The Tel Dor Archaeological Expedition

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Area D1 (and D4): 2005

This was UC Berkeley's 17th season at Dor and the University of Washington's 3rd season. The combined team totaled twelve staff and 57 volunteers (40 on-site at any one time), and included six graduate students on scholarships generously funded by Berkeley's College of Letters and Science. The six-week excavation campaign lasted from late June through early August.

Much of our attention was concentrated on the "big building", an extensive Phase 1 Roman complex discovered in 2004 that at various times housed a bath, an industrial establishment for processing liquids (wine?), and (this year's discovery) what may have been a bakery. The latter, supplied with warm water from the city's piping system, included several ovens (tabuns), presumably for baking bread, and an eroded circular floor with a hole at center. Possibly this was where the local donkey plodded round and round, patiently turning the millstones. Next door, a floor made of crushed shells yielded a rich deposit of complete Roman vessels, glassware, coins, and conch shells from the Red Sea. Its excavators aptly nicknamed it the "money pit."

Meanwhile, on the south side of the "big building" a hard slog through largely robbed foundations finally got us down to the late Hellenistic period and the top of what may be a palatial complex. The Israelis excavated its south-eastern quadrant in the 1990s ("Big Mother Wall"), and it remains by far the best candidate for the location of our amazing garland and mask mosaic discovered in 2000. One bonus was an early Roman (Phase 2) wall completely constructed of elements from our Hellenistic Doric colonnade, including a fifth column capital, proving that these fragments do not come from a tetrastyle temple or propylon.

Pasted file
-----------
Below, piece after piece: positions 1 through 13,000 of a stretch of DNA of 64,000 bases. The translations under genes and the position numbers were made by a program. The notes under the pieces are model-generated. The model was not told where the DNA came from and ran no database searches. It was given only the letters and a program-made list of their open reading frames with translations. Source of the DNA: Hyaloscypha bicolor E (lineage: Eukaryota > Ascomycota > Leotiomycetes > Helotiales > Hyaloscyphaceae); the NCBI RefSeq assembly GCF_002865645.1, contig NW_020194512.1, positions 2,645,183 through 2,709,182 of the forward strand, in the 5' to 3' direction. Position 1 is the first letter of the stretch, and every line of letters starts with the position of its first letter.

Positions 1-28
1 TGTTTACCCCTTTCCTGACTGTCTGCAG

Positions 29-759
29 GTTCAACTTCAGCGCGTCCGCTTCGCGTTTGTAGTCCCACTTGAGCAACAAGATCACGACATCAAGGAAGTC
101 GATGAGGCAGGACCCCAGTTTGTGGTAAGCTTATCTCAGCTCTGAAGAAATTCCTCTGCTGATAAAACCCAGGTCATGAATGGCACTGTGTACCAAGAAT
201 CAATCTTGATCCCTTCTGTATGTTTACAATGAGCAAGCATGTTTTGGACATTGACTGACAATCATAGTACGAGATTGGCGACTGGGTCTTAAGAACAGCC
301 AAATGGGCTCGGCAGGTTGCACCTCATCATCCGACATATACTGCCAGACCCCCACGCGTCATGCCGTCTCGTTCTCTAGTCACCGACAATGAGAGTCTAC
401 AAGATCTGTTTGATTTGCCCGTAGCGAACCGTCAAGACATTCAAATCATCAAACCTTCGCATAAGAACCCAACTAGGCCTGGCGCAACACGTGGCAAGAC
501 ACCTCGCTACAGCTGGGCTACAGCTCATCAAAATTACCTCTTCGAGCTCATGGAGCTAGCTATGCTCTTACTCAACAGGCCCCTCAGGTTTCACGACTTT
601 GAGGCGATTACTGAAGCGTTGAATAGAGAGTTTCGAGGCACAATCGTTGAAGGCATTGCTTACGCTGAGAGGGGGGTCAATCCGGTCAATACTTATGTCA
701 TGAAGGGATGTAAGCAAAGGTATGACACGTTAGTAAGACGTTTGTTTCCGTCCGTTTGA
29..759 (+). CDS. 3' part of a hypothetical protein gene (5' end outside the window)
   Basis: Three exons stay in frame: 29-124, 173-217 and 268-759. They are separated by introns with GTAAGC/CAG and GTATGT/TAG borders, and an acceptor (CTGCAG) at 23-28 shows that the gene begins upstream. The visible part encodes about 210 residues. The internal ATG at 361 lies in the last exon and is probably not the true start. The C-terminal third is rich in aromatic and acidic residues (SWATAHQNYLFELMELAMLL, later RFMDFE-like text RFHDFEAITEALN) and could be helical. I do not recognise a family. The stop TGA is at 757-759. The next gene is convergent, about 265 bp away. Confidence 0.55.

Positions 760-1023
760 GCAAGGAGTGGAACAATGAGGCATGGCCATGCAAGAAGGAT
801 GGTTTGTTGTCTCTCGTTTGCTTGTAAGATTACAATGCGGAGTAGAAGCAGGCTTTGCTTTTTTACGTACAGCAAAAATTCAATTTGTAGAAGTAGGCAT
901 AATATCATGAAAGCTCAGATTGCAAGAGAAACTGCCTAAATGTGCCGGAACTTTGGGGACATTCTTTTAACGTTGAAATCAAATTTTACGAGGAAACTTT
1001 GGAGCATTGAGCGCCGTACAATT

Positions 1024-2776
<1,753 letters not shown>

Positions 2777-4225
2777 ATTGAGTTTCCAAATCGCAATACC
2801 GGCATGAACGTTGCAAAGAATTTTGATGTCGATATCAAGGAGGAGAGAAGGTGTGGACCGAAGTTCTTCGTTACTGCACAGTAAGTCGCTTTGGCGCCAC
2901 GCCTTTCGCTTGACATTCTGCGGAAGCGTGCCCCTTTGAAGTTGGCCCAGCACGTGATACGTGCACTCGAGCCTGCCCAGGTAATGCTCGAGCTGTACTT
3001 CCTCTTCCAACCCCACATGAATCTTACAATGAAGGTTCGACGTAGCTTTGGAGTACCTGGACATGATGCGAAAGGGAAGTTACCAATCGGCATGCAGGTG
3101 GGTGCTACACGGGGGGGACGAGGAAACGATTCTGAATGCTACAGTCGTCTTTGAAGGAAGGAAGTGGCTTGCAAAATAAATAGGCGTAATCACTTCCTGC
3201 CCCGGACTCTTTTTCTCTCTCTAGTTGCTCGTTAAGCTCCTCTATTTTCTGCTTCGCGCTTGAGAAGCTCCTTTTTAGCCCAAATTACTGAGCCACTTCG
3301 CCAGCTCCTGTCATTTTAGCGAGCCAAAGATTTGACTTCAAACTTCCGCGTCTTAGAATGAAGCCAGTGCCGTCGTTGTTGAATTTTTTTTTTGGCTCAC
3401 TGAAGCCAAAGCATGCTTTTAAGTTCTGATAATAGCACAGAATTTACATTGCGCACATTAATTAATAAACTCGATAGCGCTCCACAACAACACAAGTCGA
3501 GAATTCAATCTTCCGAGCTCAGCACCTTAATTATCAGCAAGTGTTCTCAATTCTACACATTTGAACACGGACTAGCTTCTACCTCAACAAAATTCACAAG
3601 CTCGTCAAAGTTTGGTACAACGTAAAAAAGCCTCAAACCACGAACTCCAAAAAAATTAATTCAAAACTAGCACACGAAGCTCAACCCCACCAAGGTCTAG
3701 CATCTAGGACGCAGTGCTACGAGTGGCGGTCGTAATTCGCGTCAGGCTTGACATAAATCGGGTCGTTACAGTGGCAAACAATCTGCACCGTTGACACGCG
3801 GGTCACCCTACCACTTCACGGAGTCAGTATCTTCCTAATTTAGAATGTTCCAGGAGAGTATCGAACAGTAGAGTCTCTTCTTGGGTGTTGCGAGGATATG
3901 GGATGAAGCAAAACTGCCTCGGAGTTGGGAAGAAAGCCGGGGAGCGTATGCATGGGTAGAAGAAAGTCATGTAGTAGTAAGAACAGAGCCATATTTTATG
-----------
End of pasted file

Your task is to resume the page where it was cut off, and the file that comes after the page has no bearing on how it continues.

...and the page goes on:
Meanwhile, new topsoil squares to the west of the "big building" uncovered a late Roman structure with yet another industrial establishment below; the design of the kilns and some curving ceramic funnels suggest that we may have chanced on a glass furnace. Finally, we at last reached the northern corner of our Hellenistic "monument", which is beginning to look increasingly like a stoa - the source for our Doric colonnade? Laid against it, we found a corner of the western coast road - the early Roman (Phase 2) "Embarcadero" - and at the bottom of a British WWII trench that cut through it, a Hellenistic or Persian pavement to tease us for seasons to come.

So the later occupational sequence on this side of the city is gradually becoming clearer. The Hellenistic free-standing monumental buildings (Phase 4) were gradually encroached upon by smaller structures (Phase 3), then gave way entirely to small, early Roman industrial establishments (Phase 2); then, around 100 CE came a resurgence of monumental (but not necessarily non-industrial) building (Phase 1): a rich haul. Finally, around 230 CE, the area was abandoned along with the rest of the site, for reasons unknown.

We plan to return to all this in 2006. We have at least two large Hellenistic buildings to pursue, and the rest of the Roman industrial establishments to dig as well.

Yearly reports for Area D:
1998, 2000, 2004, 2005, 2006

Please direct all excavation related inquiries to Professor Sarah Stroup at
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